Your own Windsor Fund is one of the better arguments against an index fund approach. That fund has outperformed the market over a long period of time. The Windsor Fund itself is closed to new investors [as of early 1986], but why shouldn’t investors put their money in the other Windsor-type funds of the mutual fund industry?
A lot depends on the investor’s objective. If he can pick the very best-performing fund, then the index fund is going to pale by comparison. But the odds are probably equally great that he will pick the worst-performing fund, in which case the unmanaged index fund will look like it is managed by a genius.
I would argue that an individual investor would want to do both. He can put part of his equity money in a completely predictable fund—stocks go up, he goes up; stocks go down, he goes down. There is no one interposed between him and the stock market. An active manager can make the performance better, to be sure, but that manager can also make performance worse. Probably some combination of an index fund and a more actively managed fund is something that is worth thinking about.
You are suggesting an approach similar to the core portfolio concept, which is to invest the bulk of the equity portfolio in an index fund, and then use specialty managers to add extra value. For an individual investor, the specialty managers would be actively managed mutual funds.
Sure. There are a lot of ways to do it. There are no simple answers. For example, you may want an 80% indexed core portfolio, and 20% in a more actively managed fund, such as the Vanguard Explorer, which is a very aggressive fund. On the other hand, if you invested in a fund such as Windsor, which is fairly conservative, you might want 80% in Windsor and 20% in the Index Trust—the opposite ratio. Windsor is going to parallel the market to a much more predictable extent than Explorer.
You mentioned earlier that the Index Trust is a market-weighted fund. I have read that Vanguard was considering an equal-weighted fund. What would be the advantage of this type of fund?
Actually, that’s not true. We have never seriously considered an equal-weighted fund [Editor’s note: As of January 2018, Vanguard still doesn’t have an equal-weight mutual fund or exchange-traded fund]. What we are doing is something a little bit different. We are starting the Vanguard Quantitative Portfolio, a computer-managed fund that is oriented toward the index. In other words, the computer will grind out, on the basis of 28 different models, which stocks seem to be the most attractive and which stocks seem to be the least attractive. The fund will not just go out and buy those stocks. Rather, it will increase its S&P weighting in the attractive ones and reduce the S&P weighting in those that are not attractive. Our objective is to outperform the market by 2% a year net of all expenses. Whether this can be done … we believe it can be done, but we’re not certain.
The Index Trust is perfect for market timers, but you emphatically discourage that. Why?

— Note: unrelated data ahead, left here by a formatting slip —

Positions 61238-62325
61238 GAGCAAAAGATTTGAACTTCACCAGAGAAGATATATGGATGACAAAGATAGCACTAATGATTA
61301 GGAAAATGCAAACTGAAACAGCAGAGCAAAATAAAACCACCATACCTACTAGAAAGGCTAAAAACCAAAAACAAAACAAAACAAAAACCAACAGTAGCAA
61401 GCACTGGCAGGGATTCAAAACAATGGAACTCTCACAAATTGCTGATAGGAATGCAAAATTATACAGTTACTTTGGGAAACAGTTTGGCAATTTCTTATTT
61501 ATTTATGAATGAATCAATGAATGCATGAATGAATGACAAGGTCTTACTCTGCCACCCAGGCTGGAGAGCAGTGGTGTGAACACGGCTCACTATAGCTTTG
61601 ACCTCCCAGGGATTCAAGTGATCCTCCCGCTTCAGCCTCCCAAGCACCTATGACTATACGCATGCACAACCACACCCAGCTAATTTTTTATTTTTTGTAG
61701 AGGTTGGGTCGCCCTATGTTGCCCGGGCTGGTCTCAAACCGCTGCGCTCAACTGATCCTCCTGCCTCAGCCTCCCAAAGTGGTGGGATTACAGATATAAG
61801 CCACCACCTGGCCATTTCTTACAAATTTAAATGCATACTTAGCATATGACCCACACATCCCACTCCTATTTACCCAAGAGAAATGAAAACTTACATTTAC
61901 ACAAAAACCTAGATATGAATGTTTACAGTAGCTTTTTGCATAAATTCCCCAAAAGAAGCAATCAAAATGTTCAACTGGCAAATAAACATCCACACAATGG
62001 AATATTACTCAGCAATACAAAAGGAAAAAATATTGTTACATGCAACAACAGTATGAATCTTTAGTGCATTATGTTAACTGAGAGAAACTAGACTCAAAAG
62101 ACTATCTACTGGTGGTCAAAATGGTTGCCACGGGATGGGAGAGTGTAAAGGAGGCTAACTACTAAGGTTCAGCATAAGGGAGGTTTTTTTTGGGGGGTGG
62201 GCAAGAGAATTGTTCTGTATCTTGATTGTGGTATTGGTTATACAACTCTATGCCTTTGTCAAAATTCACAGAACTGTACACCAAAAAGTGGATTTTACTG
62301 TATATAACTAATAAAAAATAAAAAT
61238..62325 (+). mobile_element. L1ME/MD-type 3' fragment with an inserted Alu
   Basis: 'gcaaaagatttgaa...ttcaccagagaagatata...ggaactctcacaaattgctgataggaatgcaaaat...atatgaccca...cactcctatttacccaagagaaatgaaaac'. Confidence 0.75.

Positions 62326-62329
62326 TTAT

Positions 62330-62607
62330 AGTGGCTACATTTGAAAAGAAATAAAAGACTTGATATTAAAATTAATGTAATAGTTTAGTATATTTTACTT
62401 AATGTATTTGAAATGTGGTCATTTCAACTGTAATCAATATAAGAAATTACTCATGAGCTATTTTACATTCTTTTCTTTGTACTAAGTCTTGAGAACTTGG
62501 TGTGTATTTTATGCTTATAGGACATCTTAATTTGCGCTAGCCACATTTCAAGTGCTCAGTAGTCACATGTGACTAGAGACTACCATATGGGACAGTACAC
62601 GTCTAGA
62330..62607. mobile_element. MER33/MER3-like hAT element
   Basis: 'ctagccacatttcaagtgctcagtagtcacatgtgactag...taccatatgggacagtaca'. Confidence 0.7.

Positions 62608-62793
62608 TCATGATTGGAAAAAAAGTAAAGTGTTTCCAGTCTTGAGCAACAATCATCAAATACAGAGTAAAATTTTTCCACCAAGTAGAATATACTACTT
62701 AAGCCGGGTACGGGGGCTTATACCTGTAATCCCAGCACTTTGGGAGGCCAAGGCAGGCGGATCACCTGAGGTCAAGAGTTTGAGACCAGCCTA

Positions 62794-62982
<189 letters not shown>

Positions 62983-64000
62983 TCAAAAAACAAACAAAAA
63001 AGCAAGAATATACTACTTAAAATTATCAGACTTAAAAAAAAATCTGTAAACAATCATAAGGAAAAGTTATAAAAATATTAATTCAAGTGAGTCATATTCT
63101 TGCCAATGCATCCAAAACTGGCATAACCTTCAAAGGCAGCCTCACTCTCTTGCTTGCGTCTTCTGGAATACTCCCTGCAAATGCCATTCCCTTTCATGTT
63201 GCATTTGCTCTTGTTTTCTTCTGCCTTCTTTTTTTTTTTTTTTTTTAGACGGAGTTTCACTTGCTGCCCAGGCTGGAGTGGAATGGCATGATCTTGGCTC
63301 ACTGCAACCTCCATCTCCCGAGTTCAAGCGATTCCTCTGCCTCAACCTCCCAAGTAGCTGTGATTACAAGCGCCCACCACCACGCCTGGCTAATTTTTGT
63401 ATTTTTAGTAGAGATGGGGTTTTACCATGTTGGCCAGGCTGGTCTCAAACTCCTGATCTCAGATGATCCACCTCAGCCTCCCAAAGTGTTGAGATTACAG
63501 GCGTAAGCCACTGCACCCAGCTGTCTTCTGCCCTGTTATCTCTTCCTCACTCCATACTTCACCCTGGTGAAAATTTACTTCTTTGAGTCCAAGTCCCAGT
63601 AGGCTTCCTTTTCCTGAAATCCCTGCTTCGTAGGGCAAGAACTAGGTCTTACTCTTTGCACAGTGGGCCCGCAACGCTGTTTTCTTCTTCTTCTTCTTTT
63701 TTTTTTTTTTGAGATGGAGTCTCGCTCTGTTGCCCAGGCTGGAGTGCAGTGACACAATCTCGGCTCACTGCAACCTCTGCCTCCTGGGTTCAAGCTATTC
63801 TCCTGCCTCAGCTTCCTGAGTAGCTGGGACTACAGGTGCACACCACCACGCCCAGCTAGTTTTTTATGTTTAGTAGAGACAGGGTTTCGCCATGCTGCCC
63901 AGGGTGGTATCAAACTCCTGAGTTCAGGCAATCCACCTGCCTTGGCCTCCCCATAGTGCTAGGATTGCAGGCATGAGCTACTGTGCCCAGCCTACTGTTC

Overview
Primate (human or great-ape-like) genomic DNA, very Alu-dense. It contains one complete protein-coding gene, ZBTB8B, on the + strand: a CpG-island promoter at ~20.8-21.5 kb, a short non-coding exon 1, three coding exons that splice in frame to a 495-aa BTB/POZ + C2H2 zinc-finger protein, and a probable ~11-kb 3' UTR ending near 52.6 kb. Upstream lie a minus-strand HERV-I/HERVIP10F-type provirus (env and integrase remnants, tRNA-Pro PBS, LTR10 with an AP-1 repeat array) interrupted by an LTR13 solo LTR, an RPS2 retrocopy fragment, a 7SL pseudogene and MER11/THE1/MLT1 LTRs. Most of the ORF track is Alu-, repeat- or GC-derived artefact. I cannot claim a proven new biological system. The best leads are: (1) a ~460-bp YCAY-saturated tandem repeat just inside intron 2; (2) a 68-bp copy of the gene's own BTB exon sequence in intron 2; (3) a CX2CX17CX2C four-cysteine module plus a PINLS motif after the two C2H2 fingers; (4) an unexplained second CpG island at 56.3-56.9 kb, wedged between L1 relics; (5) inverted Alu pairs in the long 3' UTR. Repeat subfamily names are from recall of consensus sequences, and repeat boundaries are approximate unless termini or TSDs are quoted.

They would be the goose that killed the golden egg. We have a fund that has been performing very well. It has been attracting the right kind of investors—people who are in there for the longer run. If market timers were to come in and put in a lot of money on Monday and take it out on Tuesday, the fund would be buying a lot of stocks on Monday and selling a lot of stocks on Tuesday. That pyramids your transaction costs, and you can’t set out to do what you wanted to do in the first place.
You also recommend against that for an individual investor’s strategy in your prospectus.
Yes. Because it can’t be done, in my opinion. No matter what anyone says, the security markets in the U.S. are highly efficient [stocks are correctly priced based on all publicly known information]. What you are doing when you go in and out of the markets is neither more nor less than simply guessing. You would think that an investor would be right half of the time and wrong half of the time, which would probably not be too bad, except for two things. One, it is going to cost money to move in and out; and two, the market timing investor, like all the rest of us, tends to get a little bit carried away with the emotions of the moment. We all feel better when the market is up and worse when the market is down. Well, if you are taking action on that, it follows that you are buying stocks when the market is high and selling stocks when the market is low—which is one reason the market swings high and low.
I think investors’ emotions get in the way of an intelligent investment program.
This is an edited version of an interview with John C. “Jack” Bogle, founder and former chairman and CEO of The Vanguard Group, that ran in the January 1987 issue of the AAII Journal. Bogle was the 2015 recipient of The Cloonan Award for Excellence in Investment Education, which is presented by AAII to individuals who have made significant advances and contributions in the area of individual investor education.